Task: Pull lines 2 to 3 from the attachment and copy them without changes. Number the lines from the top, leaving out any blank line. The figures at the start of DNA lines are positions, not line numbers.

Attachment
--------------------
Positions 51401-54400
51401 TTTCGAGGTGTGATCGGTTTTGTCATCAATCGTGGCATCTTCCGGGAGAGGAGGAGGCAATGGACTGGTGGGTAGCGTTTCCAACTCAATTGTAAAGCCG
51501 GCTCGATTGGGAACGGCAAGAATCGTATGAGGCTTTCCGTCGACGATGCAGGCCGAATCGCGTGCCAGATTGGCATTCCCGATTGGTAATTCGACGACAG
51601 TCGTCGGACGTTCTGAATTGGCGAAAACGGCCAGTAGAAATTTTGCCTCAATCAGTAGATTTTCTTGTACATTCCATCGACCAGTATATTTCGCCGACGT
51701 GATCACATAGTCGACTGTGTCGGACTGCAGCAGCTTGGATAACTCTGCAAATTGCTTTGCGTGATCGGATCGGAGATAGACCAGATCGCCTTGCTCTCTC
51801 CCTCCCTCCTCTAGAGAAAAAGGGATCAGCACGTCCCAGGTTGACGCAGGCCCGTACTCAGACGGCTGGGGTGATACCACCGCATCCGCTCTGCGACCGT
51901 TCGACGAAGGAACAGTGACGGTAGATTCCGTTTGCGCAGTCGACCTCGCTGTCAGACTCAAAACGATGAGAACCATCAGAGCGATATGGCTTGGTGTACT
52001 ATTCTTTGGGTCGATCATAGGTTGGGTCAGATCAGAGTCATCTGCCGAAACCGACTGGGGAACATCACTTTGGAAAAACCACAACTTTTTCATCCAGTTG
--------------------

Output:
51401 TTTCGAGGTGTGATCGGTTTTGTCATCAATCGTGGCATCTTCCGGGAGAGGAGGAGGCAATGGACTGGTGGGTAGCGTTTCCAACTCAATTGTAAAGCCG
51501 GCTCGATTGGGAACGGCAAGAATCGTATGAGGCTTTCCGTCGACGATGCAGGCCGAATCGCGTGCCAGATTGGCATTCCCGATTGGTAATTCGACGACAG